09 August 2013 09:24 [Source: ICB]
Polycarbonate (PC) resins are tough thermoplastics with uses in optical media, the electrical, electronic and automotive industries and in glazing and sheet products.
They are available in different grades and can be extruded, blow- and injection-moulded. PC is also used in compounds or blended with other resins such as acrylonitrile-butadiene-styrene (ABS) or polybutylene terephthalate (PBT).
PC is an engineered plastic produced from bisphenol A (BPA). Aside from the automotive segment, market strength has come from two other major market areas - the electrical/electronic and glazing and sheet sectors.
PC weighs much less than glass and can be injected or moulded to produce various shapes for an assortment of purposes and is used in optical media such as CDs and DVDs, housing, aircraft and missile components, water cooler bottles, safety helmets, medical equipment, as well as eyeglasses.
Market demand for PC and other plastics has been subdued and is expected to continue to remain low during the next two or three quarters because of lacklustre demand from the downstream automotive and construction industries.
In Europe, a drive towards better fuel efficiency is pushing designers to attempt to find areas in which plastics can replace heavier metal or glass, which can reduce fuel consumption. Feedstock supply has become long in 2013 and it is unlikely this will change in 2014 because of weak demand from the epoxy resins and PC sectors. Demand from the European automotive industry is weak.
Consumption from the optical media sector, the largest end-user for PC, is declining as iPods and personal PCs take over from CDs and DVDs. Although demand from Blu-ray players is stimulating high growth rates for discs, it is not enough to compensate for the contraction in CDs and DVDs. Automotive will remain an important sector for PC, with some very promising developments for new demand, for example in glazing.
European PC prices have remained more or less unchanged for more than a year because of weak demand. This is at a time when feedstock costs have increased substantially, eroding PC producers' margins. Although PC sellers have made several attempts at increasing prices, they did not achieve any of them because of long supply and poor demand.
Market participants keep an eye on the cost of benzene, a key building block for PC's feedstocks, phenol, acetone and BPA. The contract price for benzene, as well as the spot price, hit all-time highs in 2012 and 2013 and the future looks similarly volatile because of high oil prices.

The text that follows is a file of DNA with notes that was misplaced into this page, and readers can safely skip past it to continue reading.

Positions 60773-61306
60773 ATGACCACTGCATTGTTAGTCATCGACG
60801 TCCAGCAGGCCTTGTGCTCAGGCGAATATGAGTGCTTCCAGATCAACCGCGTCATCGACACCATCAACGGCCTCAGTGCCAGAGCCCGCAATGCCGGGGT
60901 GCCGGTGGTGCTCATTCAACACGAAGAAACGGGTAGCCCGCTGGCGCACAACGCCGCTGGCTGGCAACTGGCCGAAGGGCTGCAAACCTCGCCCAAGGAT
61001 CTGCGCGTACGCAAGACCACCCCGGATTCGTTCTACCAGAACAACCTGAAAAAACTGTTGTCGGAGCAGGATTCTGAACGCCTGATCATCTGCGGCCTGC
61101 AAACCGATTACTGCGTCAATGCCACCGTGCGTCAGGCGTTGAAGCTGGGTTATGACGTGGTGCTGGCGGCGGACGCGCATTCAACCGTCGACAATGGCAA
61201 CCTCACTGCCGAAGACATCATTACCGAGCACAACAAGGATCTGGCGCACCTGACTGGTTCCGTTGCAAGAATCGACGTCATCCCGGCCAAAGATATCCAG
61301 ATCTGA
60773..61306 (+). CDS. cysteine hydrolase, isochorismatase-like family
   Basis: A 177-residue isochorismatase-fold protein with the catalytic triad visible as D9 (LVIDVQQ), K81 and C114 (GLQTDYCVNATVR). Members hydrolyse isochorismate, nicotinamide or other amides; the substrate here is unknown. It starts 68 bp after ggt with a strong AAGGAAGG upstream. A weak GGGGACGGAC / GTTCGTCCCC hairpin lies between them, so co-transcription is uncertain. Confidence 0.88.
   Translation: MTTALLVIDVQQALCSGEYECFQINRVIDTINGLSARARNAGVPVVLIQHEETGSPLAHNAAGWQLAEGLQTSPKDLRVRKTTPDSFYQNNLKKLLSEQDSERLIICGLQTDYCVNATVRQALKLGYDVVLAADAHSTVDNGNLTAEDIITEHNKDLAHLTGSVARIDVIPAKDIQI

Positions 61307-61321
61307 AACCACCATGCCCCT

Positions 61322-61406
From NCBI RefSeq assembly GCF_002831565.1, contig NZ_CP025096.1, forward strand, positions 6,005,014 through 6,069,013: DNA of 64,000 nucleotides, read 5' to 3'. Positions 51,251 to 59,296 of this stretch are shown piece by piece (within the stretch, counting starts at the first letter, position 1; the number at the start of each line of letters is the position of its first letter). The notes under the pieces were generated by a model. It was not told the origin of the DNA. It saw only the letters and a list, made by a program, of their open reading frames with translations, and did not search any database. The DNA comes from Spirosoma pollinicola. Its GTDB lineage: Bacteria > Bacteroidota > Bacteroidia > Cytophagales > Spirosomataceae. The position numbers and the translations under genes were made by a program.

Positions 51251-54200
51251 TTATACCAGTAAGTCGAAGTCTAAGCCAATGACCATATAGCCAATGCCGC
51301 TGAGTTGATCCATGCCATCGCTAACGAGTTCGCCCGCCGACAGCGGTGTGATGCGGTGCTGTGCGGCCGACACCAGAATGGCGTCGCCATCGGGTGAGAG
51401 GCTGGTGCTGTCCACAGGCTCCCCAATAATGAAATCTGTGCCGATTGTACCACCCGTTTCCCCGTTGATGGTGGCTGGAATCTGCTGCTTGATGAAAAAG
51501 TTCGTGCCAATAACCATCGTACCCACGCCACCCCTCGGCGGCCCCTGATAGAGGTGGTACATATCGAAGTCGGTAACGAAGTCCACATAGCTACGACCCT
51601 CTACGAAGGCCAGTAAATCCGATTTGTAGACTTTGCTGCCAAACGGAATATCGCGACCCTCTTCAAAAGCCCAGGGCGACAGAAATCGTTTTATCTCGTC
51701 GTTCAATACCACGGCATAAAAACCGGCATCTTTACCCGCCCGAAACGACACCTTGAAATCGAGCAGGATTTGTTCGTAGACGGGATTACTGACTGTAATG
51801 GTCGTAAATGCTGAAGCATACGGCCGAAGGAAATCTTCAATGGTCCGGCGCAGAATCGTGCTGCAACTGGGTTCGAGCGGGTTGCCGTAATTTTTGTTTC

There are two processes to make PC: interfacial and melt technology. In interfacial polymerization, alkali salts of BPA in aqueous solution are phosgenated in the presence of an inert solvent. Environmental and cost issues have forced producers to seek non-phosgene routes.
All take the same approach - where polymerisation relies on the transesterification of diphenyl carbonate with BPA. This is the melt process, as the two-stage polymerisation takes place without solvents. The melt process has accounted for most of the new capacity in the past five years - about 80% of melt-process plants are in Asia and the Middle East.
Development work is focusing on a new route, involving the copolymerisation of carbon dioxide (CO2) and propylene oxide (PO) or other epoxides through catalytic reaction to aliphatic PC. This route has already been commercialised on a limited scale in China.
The use of PC in the automotive sector offers the potential for continued strong growth once car sales begin to recover.
Blending/compounding PC with other materials such as ABS should also continue to see strength. PC is benefiting from improved demand from the automotive segment in the US, Europe and Asia. Sales of new cars and light trucks in Europe are likely to continue their long decline in 2013 and 2014, and this is proving to be a very negative sign for the PC industry, as well as other plastics.
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